News Release

Study shows delirium can signal presence of COVID-19 in asymptomatic older patients in ED

Peer-Reviewed Publication

Hebrew SeniorLife Hinda and Arthur Marcus Institute for Aging Research

A study published today in JAMA Network Open/Emergency Medicine supports evidence that older persons admitted to emergency departments (ED), and subsequently diagnosed positive for COVID-19, often present with delirium when they show no other typical COVID-19 symptoms, such as fever and cough. Sharon K. Inouye, M.D., M.P.H., Director of the Aging Brain Center in the Hinda and Arthur Marcus Institute for Aging Research at Hebrew SeniorLife and Professor of Medicine at Harvard Medical School, is senior author on the study. Co-first authors include Maura Kennedy, M.D., Assistant Professor of Emergency Medicine, Massachusetts General Hospital and Benjamin K. Helfand, M.D., Ph.D. (Cand.), University of Massachusetts Medical School and Warren Alpert Medical School, Brown University.

Although COVID-19 poses a risk at all ages, adults aged 65 years and older are at greatest risk of severe disease, hospitalization, intensive care use, and death. Persons older than 65 years comprise 16 percent of the United States population yet have accounted for more than 80 percent of deaths in the U.S.

Delirium is an acute state of confusion, characterized by an altered level of consciousness, disorientation, inattention, and other cognitive disturbances. Beyond COVID-19, delirium is known to be a common symptom in older adults with severe disease in the ED and is associated with extended hospitalization, and increased morbidity and mortality. Despite the threat delirium poses to older ED patients, it is undetected in two-thirds of cases.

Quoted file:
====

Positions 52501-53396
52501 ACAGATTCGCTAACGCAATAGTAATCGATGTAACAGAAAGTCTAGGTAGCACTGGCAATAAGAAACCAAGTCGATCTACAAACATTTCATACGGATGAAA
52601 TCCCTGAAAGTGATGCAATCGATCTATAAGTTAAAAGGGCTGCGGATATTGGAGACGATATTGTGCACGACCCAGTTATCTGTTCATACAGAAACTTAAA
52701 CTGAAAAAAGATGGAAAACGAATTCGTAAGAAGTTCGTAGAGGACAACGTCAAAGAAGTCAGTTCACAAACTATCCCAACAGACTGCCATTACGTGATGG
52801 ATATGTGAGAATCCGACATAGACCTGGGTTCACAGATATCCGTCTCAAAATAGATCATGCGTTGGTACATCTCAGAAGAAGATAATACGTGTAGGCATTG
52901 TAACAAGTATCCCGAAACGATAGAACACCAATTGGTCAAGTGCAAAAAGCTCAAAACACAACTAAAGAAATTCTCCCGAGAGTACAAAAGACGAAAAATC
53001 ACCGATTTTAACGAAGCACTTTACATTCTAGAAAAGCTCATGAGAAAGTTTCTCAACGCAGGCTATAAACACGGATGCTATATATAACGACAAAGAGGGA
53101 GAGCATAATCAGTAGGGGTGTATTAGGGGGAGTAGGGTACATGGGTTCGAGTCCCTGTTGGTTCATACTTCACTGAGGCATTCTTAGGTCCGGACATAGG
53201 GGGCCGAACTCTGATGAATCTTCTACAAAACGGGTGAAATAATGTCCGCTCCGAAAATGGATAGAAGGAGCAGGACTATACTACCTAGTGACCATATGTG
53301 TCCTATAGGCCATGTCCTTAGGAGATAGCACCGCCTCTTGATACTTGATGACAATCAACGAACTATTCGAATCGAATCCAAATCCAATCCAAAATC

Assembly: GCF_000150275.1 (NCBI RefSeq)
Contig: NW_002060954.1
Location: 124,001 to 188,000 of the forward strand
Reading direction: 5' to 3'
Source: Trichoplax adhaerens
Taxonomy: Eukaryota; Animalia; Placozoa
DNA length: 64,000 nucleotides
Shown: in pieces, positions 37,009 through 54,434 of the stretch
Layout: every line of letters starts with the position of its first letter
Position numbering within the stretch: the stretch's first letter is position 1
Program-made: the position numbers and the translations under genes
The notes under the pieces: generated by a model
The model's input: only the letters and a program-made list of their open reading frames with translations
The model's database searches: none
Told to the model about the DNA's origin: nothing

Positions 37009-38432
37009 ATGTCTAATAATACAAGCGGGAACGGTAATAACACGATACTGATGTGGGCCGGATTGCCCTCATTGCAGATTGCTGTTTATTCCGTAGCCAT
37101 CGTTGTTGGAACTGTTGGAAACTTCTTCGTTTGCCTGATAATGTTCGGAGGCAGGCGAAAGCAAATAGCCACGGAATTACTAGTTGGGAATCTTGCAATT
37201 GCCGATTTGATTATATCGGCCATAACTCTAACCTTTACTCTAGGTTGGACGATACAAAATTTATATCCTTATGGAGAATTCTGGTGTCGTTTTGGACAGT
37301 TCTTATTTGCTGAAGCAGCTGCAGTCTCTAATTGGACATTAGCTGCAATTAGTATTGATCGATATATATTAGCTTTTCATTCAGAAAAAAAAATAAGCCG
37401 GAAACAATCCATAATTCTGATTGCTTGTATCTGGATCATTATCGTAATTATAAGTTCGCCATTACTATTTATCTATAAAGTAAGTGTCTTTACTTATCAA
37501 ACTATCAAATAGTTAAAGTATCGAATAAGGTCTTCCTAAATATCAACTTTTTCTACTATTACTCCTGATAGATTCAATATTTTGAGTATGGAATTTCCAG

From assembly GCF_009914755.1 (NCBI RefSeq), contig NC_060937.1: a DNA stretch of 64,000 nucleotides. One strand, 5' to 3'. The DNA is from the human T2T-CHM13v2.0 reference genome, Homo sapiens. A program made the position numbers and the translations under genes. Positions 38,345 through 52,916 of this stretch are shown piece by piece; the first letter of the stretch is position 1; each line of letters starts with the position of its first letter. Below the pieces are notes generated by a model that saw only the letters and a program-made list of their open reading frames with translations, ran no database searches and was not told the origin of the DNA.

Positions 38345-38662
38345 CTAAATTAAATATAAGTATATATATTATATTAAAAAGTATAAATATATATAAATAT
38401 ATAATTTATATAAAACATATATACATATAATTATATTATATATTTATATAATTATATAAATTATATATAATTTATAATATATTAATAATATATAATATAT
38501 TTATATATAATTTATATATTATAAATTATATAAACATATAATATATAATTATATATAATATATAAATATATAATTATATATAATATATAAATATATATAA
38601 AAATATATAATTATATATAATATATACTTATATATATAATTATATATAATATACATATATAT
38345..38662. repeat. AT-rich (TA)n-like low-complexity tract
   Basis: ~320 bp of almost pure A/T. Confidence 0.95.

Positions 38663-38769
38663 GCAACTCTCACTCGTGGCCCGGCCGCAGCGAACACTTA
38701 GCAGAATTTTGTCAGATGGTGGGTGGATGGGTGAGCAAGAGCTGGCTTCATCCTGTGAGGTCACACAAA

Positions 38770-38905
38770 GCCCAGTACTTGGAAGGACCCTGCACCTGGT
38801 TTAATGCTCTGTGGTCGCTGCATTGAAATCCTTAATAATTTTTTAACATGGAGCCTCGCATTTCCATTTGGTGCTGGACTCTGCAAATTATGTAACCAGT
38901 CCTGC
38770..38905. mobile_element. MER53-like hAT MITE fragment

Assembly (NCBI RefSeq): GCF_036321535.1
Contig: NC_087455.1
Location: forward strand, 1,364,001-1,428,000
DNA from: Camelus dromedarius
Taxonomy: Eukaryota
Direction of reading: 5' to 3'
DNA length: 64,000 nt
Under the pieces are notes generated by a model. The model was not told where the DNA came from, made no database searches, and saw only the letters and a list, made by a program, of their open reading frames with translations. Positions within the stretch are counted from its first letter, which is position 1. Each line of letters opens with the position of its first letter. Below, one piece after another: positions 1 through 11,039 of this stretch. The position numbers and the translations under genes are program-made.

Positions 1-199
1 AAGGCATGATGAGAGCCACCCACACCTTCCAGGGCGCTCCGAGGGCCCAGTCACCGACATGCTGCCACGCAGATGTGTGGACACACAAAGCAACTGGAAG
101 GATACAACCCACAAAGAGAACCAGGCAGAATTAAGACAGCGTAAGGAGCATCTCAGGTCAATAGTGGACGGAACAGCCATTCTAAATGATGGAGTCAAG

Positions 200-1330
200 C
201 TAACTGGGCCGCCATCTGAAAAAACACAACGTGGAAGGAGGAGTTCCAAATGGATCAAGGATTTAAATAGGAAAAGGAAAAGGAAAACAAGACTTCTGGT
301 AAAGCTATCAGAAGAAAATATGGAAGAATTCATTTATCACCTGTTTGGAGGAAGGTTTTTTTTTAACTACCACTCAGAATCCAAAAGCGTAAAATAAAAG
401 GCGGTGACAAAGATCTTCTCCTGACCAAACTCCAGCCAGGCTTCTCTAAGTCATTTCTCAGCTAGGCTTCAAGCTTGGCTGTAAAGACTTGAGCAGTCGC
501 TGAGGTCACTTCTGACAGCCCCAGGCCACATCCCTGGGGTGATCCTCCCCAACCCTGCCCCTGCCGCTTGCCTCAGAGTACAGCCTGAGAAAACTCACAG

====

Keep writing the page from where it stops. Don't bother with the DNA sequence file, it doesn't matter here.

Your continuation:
Researchers involved in the study examined 817 patients 65 or older admitted to the ED and who were diagnosed with COVID-19. They found almost a third had delirium at the time they were seen in the ED. A delirium diagnosis was the main presenting symptom for 16 percent of those patients, and 37 percent had no typical COVID-19 symptoms; delirium was the sixth most common presenting symptoms in all patients. These findings suggest the clinical importance of including delirium on checklists of presenting signs and symptoms of COVID-19 that guide screening, testing, and evaluation.

According to Dr. Inouye, "This study demonstrates that delirium is not only a common symptom of COVID-19, but also may be the leading and possibly sole symptom in older persons. Thus, delirium should be considered an important presenting symptom of COVID-19."

Additional collaborating institutions on the study include:

  • St. Mary Mercy Livonia Hospital
  • Beth Israel Deaconess Medical Center
  • Maine Medical Center
  • Brigham and Women's Hospital
  • Yale School of Medicine
  • University of North Carolina Chapel Hill School of Medicine.


About the Hinda and Arthur Marcus Institute for Aging Research

Scientists at the Hinda and Arthur Marcus Institute seek to transform the human experience of aging by conducting research that will ensure a life of health, dignity, and productivity into advanced age. The Marcus Institute carries out rigorous studies that discover the mechanisms of age-related disease and disability; lead to the prevention, treatment, and cure of disease; advance the standard of care for older people; and inform public decision-making.

About Hebrew SeniorLife

Hebrew SeniorLife, an affiliate of Harvard Medical School, is a national senior services leader uniquely dedicated to rethinking, researching, and redefining the possibilities of aging. Based in Boston, the nonprofit organization has provided communities and health care for seniors, research into aging, and education for geriatric care providers since 1903. For more information about Hebrew SeniorLife, visit, or follow us on our blog, Facebook, Instagram, Twitter, and LinkedIn.

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